The Paradox

Students who take online courses at community colleges get good grades in lower percentages, but (and this is a big but) they graduate sooner and in greater percentages.

Authors Shea and Bidjerano analyzed national data from community colleges and found that students who take online courses early in their degrees had a 13.5% completion rate over 4 years, as compared to only 8.9% of students who had not.

With online courses continuing to grow at a rate faster than higher education overall (enrollment in online courses grew at 3.7% last year,)  and enrollment declines being seen in community colleges what core components impact student success in online courses?  In other words, how can institutions improve students success rates in online courses?

Follow the Data

From the research conducted into what makes online learning effective, we know that:

  1. Engagement is key to student success online
  2. Good instructional design is critical (outcomes & objectives)
  3. Effective use of technology is a good thing
  4. Student preparation may have some effect

Online Engagement

Historically, online courses were created by “converting” face-to-face instructional materials and quizzes into online delivery systems.  With student engagement being key, it appears that social engagement is important, and studies have supported that theory.  Lack of student engagement online (as indicated by frequency and timeliness of instructor interactions) correlated with student perception of lack of quality in online courses.  In other words, the less engaging the course, the poorer the students perceived the course to be.

Why might online courses be created to be less engaging?  System limitations.  At a time when over one-third of recent marriages start online, when Facebook has 936 million active users in Q1 of 2015 alone, we can postulate that online engagement can be highly effective.  But while has a lot invested in creating engagement online, our LMS systems (i.e. Blackboard et al,) were mainly built to deliver content.

Importance of Instructional Design

…. and delivering content should probably not be the focus online.  Engagement with content is a different animal than posting content.  Recent discussions of contemporary learning theory have focused more and more on active, participatory learning in virtual environments.  This great post explains some of the differences between Education 1.0 and Education 3.0.   Or here by Hase and Kenyon, the originators of heutagogy.

How do you know what is quality online?  Many quality tools have appeared over time based on comprehensive research into what works online.  I’m not going to repeat all that research here, but find research on Quality Matters here, find research on eCampus Alberta’s Rubric here, and find information about Universal Design for Learning here.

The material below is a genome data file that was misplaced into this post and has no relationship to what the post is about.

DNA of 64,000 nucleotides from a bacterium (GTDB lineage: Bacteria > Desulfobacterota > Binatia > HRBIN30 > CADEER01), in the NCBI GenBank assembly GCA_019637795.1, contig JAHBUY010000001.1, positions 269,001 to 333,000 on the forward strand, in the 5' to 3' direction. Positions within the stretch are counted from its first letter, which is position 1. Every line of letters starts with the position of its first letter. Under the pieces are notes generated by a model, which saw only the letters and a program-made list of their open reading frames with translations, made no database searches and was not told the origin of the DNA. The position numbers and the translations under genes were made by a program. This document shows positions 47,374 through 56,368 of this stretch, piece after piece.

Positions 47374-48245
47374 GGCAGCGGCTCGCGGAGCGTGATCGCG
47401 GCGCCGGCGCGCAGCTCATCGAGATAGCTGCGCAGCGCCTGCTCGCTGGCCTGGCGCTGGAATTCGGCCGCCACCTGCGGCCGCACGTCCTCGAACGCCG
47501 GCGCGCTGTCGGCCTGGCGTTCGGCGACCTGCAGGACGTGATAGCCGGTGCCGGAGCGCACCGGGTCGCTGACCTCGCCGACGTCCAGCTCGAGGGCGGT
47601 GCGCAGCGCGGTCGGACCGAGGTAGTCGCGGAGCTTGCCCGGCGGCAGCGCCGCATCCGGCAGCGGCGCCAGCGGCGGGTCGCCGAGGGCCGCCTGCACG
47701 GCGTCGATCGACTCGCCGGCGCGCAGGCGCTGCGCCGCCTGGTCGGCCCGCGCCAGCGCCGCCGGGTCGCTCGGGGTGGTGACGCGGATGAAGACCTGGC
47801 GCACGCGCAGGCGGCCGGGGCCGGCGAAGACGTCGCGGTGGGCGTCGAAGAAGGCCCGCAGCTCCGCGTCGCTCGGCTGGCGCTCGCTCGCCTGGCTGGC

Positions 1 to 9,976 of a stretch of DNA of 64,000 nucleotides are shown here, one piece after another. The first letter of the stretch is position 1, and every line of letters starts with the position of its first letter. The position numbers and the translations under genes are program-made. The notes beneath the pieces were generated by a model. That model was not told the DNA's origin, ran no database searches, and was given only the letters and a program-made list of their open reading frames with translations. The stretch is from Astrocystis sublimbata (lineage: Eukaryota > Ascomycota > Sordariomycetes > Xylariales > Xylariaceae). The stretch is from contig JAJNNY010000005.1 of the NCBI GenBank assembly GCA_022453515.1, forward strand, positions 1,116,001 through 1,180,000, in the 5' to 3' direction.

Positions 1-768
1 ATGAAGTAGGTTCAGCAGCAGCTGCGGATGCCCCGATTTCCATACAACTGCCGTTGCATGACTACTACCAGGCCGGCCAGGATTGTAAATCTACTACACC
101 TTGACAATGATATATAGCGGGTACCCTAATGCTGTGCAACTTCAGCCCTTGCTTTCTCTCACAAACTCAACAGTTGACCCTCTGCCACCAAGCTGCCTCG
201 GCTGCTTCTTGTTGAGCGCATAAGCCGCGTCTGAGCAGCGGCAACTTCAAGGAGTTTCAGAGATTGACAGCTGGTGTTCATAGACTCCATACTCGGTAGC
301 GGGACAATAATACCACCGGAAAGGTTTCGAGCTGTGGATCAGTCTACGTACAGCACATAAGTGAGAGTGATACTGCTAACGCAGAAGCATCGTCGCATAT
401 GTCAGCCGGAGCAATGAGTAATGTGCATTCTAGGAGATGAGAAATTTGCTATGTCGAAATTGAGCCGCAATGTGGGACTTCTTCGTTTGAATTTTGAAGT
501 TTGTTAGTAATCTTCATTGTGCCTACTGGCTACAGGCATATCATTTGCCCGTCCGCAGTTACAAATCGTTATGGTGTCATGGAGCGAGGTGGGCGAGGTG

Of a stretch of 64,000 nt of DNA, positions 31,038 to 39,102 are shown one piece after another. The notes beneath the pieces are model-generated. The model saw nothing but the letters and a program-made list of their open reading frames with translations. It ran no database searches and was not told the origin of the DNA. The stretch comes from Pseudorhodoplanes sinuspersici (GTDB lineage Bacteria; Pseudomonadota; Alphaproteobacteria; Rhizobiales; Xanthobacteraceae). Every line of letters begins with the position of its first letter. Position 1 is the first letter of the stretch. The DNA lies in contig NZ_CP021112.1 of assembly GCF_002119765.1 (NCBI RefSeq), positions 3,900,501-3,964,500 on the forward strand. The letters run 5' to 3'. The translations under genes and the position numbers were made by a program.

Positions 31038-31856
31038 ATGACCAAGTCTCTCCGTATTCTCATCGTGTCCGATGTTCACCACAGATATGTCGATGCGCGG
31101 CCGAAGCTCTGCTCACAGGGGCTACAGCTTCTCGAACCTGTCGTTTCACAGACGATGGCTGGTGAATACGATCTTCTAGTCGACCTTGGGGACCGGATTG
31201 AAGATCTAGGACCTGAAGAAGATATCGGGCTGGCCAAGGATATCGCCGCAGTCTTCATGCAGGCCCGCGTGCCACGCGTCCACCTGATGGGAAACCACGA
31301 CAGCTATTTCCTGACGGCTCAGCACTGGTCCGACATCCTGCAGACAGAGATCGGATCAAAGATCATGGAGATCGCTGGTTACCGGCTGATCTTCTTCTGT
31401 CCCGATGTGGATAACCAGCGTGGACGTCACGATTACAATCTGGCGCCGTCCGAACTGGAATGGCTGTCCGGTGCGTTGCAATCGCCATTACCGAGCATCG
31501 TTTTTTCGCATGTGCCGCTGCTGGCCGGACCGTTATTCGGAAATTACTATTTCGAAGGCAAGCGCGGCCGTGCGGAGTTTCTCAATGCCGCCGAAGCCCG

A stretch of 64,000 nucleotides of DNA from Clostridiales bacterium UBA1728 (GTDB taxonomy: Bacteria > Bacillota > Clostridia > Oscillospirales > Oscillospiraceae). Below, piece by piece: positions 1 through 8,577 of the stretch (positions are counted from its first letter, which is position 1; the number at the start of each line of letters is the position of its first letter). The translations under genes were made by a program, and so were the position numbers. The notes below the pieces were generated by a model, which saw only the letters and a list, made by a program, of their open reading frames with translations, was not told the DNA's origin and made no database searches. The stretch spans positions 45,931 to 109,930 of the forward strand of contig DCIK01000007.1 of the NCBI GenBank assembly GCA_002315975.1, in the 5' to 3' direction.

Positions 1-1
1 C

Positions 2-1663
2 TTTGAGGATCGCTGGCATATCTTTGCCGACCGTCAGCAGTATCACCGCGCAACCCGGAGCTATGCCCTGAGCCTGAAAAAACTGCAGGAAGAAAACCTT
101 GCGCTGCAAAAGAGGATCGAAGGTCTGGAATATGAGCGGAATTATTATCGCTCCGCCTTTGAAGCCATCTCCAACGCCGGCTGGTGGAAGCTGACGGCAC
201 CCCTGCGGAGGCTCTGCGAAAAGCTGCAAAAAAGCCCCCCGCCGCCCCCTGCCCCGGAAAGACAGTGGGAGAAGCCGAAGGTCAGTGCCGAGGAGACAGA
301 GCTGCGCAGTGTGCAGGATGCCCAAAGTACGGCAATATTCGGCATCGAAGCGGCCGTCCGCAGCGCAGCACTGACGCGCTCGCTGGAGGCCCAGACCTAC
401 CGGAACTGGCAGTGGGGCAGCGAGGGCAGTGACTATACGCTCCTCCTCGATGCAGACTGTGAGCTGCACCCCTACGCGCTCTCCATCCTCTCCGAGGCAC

Student Preparation for Online Learning

A Noel-Levitz study found that Life Factors and Individual Attributes were a significant predictor of student satisfaction in online courses.  Personal attributes seem to be one of the most- if not the most – important component of student preparation, and this SmarterMeasure research supports that and the conclusion that results on skills for online learning were also correlated with success in online courses.

However, beyond technical skills, by far a learner’s general abilities and qualities such as motivation, attitude, confidence, and independence are most highly correlated with success in online courses.

Other Institutional Advantages

In addition to the conclusion that “yes, it’s effective at graduating students, somewhat less effective at getting them good grades (by 5-10%,) and how you do it really matters,” there are the other institutional advantages.  Beyond fiscal sustainability, when a learner is engaged online, you can capture rich data about their progress in real-time.  No longer does an institution have to wait until the student has already failed the course to conduct intrusive, rapid-fire outreach.

When a student doesn’t come to class, a faculty member can’t always call them to ask why.  But the college can send emails, texts, and even contact the student on social media if that student is participating.  Many institutions don’t have those systems set up yet.  While’s very existence depends upon tracking your online behavior, colleges are not yet there with the technology and the interaction.  But many institutions are actively integrating these components in an effort to support student success.

So there you have it!  The brief version anyways.  Interested in Tri-C’s data on the same?  Contact